The flu didn’t start in Spain, so why have they been blamed?
The great influenza pandemic of 1918-1920 was the one of the worst disasters in human history. It is difficult to determine with pinpoint accuracy, but experts say that somewhere between 50 and 100 million people were killed by the flu world-wide. Compare that with World War I, where “only” 18 million people were killed, or World War II, where 60 million people were killed. In fact, more people died in the first year of the 1918 pandemic than in the entire 14 year history of the Black Death: Bubonic Plague of 1347-1351. So you see that it’s one of the worst things that ever happened.
It has been know as the Spanish Flu (or sometimes the Spanish Flu Pandemic) ever since the outbreak in 1918. Experts disagree, however, on where the outbreak started. Studies have suggested northern France, Belgium, Kansas, and China as potential places of origin. One place that was certainly not to blame was Spain. So why is it called the Spanish Flu? The reason is that Spain was neutral during WWI, and the Spanish government had not placed wartime censorship on the press there. But wartime censorship was in place in almost all of the rest of Europe and in North America. Therefore, when flu cases started to appear in Spain, the Spanish press reported it. Most other countries suppressed news of flu outbreaks in their countries, but did not stop their media from reprinting the Spanish news. Not surprisingly, it seemed to much of the public thought that the flu first broke out in Spain and then spread. Alas, Buzzkillers, the “Spanish flu” is a myth, and the Spanish health-care system has unfortunately lived with that stain ever since.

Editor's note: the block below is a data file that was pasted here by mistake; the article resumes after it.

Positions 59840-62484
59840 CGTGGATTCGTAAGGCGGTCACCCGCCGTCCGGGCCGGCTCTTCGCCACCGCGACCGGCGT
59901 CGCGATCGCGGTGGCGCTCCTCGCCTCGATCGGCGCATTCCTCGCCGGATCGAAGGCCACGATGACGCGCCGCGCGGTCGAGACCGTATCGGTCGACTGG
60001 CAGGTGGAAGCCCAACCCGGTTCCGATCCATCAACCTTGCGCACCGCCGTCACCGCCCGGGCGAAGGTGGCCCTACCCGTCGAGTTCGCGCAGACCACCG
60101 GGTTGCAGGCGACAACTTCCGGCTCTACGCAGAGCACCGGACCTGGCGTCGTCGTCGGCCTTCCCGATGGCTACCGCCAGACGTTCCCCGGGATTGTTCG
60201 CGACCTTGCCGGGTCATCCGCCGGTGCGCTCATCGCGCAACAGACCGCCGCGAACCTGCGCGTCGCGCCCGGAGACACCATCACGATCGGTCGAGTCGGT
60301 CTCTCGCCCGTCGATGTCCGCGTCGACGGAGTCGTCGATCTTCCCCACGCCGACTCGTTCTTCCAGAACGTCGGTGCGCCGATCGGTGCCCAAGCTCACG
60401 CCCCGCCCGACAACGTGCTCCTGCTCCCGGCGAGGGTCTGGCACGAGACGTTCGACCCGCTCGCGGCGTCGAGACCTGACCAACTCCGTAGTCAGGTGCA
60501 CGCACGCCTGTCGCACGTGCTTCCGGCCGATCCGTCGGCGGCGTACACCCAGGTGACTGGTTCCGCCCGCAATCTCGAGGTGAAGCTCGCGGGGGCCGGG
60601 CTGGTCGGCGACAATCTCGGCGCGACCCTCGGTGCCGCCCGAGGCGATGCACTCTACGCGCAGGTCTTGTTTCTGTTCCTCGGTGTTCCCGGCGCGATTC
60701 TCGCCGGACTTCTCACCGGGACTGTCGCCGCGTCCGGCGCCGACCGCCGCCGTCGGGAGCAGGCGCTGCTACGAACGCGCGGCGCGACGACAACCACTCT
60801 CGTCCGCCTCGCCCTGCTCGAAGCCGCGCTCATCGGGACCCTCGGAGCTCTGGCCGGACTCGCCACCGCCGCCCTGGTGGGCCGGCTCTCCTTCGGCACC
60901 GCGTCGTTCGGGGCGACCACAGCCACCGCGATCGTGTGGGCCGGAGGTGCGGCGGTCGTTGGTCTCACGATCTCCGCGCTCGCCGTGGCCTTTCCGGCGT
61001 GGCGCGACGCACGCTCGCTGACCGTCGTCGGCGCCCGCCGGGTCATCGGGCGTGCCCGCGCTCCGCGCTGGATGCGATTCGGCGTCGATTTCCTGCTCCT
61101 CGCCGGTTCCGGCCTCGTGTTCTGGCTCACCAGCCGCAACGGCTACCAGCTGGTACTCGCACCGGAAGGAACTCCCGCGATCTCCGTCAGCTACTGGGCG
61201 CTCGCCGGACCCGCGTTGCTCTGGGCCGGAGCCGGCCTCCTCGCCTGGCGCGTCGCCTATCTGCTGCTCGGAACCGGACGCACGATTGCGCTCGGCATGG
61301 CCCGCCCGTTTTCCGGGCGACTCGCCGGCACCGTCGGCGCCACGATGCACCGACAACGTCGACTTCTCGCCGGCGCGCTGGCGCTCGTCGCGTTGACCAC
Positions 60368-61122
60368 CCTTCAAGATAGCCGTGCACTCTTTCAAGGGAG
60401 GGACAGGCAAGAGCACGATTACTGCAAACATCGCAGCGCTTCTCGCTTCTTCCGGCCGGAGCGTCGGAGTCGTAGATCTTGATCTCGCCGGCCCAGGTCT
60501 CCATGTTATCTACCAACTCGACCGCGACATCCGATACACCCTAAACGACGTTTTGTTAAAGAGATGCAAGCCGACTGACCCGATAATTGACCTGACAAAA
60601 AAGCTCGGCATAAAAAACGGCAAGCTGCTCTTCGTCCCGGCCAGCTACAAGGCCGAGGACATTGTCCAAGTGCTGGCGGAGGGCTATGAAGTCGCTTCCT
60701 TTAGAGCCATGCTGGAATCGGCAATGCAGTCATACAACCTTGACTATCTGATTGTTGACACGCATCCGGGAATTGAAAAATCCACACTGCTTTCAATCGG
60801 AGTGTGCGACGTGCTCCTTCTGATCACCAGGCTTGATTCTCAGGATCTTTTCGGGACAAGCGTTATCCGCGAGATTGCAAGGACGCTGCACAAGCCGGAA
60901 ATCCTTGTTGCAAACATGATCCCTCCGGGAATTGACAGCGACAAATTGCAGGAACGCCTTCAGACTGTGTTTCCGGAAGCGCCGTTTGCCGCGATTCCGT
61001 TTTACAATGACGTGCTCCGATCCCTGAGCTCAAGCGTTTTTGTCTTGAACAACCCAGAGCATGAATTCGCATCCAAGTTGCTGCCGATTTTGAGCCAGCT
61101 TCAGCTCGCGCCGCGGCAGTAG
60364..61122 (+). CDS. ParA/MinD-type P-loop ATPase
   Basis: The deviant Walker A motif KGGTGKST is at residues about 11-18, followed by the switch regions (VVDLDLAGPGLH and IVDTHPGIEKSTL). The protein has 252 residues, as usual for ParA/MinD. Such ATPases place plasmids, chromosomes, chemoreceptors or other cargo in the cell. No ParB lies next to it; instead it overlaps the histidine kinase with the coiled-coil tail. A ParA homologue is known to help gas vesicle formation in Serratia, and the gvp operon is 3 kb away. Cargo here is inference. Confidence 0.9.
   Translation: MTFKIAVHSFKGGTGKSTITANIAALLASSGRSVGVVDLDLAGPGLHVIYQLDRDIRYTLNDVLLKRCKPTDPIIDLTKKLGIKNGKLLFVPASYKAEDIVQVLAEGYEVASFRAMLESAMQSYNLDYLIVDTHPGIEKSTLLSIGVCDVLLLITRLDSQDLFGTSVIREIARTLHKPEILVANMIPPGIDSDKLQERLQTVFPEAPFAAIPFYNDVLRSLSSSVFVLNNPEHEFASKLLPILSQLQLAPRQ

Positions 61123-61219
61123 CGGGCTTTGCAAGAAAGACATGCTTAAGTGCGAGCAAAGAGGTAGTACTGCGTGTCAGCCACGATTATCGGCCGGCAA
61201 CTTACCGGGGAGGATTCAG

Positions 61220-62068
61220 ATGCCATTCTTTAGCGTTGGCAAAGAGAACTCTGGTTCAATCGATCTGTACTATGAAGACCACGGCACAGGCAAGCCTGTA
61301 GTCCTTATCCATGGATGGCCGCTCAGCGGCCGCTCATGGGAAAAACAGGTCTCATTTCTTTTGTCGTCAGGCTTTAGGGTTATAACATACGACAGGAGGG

Howard Phillips and David Killingray (eds), The Spanish Flu Pandemic of 1918: New Perspectives (2003)
Gina Kolata, Flu: the Story of the Great Influenza Pandemic of 1918 and the Search for the Virus that Caused It (1999)